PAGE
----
Study Finds Many People Over 40 Could Have 'Hidden Heart Disease'

Heart disease continues to take the lives of hundreds of thousands of people across the U.S. every year. In fact, nearly 700,000 deaths from heart disease occurred in 2020 alone, reports the Centers for Disease Control and Prevention (CDC). Those who smoke, have high blood pressure, cholesterol, diabetes, or obesity, as well as individuals who engage in excessive alcohol consumption, get too little exercise, or eat an unhealthy diet tend to be at an increased risk for heart disease.

Sometimes, early indicators of heart disease can develop, serving as a red flag that someone might be at risk for an event such as a heart attack, according to experts at Deaconess Health System. Such symptoms can include difficulty sleeping, ongoing fatigue, waves of chest pain that come and go, shortness of breath, lightheadedness, or fluid retention.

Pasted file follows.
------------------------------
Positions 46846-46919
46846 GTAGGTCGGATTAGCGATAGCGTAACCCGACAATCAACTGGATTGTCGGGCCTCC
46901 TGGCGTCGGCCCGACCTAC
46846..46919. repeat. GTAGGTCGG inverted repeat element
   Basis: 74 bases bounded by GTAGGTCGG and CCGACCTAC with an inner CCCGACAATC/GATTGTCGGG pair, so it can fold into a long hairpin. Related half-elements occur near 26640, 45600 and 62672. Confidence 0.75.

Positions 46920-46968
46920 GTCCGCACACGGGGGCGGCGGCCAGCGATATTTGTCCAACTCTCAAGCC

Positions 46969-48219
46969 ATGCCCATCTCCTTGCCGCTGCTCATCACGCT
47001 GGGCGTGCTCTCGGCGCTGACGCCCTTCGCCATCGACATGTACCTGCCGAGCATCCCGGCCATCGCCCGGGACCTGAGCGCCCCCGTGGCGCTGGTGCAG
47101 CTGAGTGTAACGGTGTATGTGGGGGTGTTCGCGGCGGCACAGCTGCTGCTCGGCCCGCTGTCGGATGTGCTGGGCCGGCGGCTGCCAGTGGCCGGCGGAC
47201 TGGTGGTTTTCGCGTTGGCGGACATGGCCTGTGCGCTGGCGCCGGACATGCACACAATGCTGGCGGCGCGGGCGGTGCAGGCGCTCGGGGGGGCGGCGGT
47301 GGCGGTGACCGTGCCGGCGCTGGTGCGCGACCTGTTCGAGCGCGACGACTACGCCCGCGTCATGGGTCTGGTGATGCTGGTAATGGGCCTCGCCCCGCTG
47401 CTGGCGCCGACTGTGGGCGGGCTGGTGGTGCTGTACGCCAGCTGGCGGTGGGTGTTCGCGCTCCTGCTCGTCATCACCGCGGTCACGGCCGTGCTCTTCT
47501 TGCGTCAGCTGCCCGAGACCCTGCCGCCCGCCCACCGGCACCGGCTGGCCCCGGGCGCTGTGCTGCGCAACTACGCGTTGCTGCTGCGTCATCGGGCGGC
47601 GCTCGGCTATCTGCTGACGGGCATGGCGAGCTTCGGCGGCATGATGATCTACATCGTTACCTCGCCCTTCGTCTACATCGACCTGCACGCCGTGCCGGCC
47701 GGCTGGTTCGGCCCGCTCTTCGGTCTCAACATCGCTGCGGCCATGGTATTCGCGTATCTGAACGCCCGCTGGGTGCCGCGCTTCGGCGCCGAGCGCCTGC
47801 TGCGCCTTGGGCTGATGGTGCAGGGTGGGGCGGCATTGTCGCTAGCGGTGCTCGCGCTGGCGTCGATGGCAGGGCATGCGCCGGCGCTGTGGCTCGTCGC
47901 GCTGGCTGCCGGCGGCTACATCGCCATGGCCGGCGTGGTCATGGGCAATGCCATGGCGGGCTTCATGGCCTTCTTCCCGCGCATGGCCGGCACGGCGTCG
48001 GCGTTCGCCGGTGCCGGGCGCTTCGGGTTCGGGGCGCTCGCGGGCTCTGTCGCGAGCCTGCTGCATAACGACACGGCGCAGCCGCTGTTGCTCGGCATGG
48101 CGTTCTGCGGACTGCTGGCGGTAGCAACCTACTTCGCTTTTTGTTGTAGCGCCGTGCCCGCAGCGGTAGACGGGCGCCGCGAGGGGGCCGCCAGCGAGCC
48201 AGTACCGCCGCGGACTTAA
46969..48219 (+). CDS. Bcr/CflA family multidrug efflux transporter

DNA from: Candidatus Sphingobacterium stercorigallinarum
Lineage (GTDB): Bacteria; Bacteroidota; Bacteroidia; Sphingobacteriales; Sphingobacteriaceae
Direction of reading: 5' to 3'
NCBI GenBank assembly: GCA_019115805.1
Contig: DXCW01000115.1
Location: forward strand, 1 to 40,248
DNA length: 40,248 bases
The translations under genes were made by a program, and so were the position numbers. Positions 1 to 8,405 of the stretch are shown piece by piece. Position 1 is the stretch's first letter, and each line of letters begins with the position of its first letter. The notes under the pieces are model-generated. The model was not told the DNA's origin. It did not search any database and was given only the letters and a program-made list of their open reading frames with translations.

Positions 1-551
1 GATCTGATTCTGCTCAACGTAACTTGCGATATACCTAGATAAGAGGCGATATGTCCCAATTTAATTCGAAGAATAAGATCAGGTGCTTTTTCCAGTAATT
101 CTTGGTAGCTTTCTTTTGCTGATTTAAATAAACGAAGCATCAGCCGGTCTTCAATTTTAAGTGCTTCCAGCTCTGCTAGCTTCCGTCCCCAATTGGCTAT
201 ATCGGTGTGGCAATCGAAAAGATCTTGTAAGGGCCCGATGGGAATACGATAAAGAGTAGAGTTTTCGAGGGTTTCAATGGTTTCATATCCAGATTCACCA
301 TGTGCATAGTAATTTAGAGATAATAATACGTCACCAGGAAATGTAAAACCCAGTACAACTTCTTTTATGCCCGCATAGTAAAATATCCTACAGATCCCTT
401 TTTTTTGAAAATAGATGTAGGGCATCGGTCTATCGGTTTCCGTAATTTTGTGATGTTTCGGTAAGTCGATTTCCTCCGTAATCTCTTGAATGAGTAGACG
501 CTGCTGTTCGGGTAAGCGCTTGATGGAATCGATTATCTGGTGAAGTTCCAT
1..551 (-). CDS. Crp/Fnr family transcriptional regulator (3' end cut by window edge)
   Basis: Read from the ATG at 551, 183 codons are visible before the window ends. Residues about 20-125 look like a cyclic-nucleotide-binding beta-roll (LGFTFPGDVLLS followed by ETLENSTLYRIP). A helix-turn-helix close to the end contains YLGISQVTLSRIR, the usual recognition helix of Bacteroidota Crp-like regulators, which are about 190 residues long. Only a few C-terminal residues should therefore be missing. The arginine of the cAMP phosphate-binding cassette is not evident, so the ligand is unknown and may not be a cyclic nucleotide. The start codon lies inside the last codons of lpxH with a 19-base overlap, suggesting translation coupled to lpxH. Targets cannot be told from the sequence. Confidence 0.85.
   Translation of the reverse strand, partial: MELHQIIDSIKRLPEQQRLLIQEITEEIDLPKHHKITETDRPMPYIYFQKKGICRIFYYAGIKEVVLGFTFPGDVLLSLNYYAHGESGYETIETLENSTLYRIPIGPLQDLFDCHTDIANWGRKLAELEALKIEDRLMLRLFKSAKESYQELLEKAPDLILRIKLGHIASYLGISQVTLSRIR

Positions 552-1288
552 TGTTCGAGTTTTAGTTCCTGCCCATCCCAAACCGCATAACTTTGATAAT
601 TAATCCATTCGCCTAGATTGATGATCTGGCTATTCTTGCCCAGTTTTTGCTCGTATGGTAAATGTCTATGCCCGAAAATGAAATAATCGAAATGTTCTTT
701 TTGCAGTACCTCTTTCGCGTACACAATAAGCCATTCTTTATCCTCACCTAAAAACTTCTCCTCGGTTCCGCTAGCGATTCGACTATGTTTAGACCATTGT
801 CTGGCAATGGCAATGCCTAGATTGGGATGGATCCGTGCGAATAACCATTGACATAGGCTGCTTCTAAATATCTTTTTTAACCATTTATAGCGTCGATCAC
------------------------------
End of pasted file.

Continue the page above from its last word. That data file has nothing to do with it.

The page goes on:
However, a new study published in Annals of Internal Medicine has found that even individuals who are symptom-free may have subclinical heart disease — an asymptomatic form of heart disease that is particularly skilled at flying under the radar.

Subclinical heart disease presents without symptoms

The researchers examined 9,533 people in Denmark who were at least 40 years of age and who had no symptoms or diagnosis of ischemic heart disease. A little over half of patients had no indicators of subclinical heart disease, while 36% of patients turned out to have non-obstructive heart disease and 10% had obstructive heart disease, reports HealthDay. The study team determined that the 10% of patients with obstructive heart disease had an eight times greater risk for heart attack.

Rather than waiting for the emergence of more troubling symptoms of heart disease before taking action, experts say the study highlights the importance and necessity for early, in-depth screening measures for patient cardiovascular risk. This is particularly true since a patient with subclinical heart disease may not present with any indications of heart disease on a standard stress exercise test.

"Computed tomography is a key tool available today that permits us to see beneath the surface and identify atherosclerosis (plaque buildup in the arteries) in its subclinical phase," cardiologist Dr. Matthew Tomey told HealthDay. Tomey recommends patients discuss their heart disease risk with their doctors to decide if they should undertake more comprehensive screening.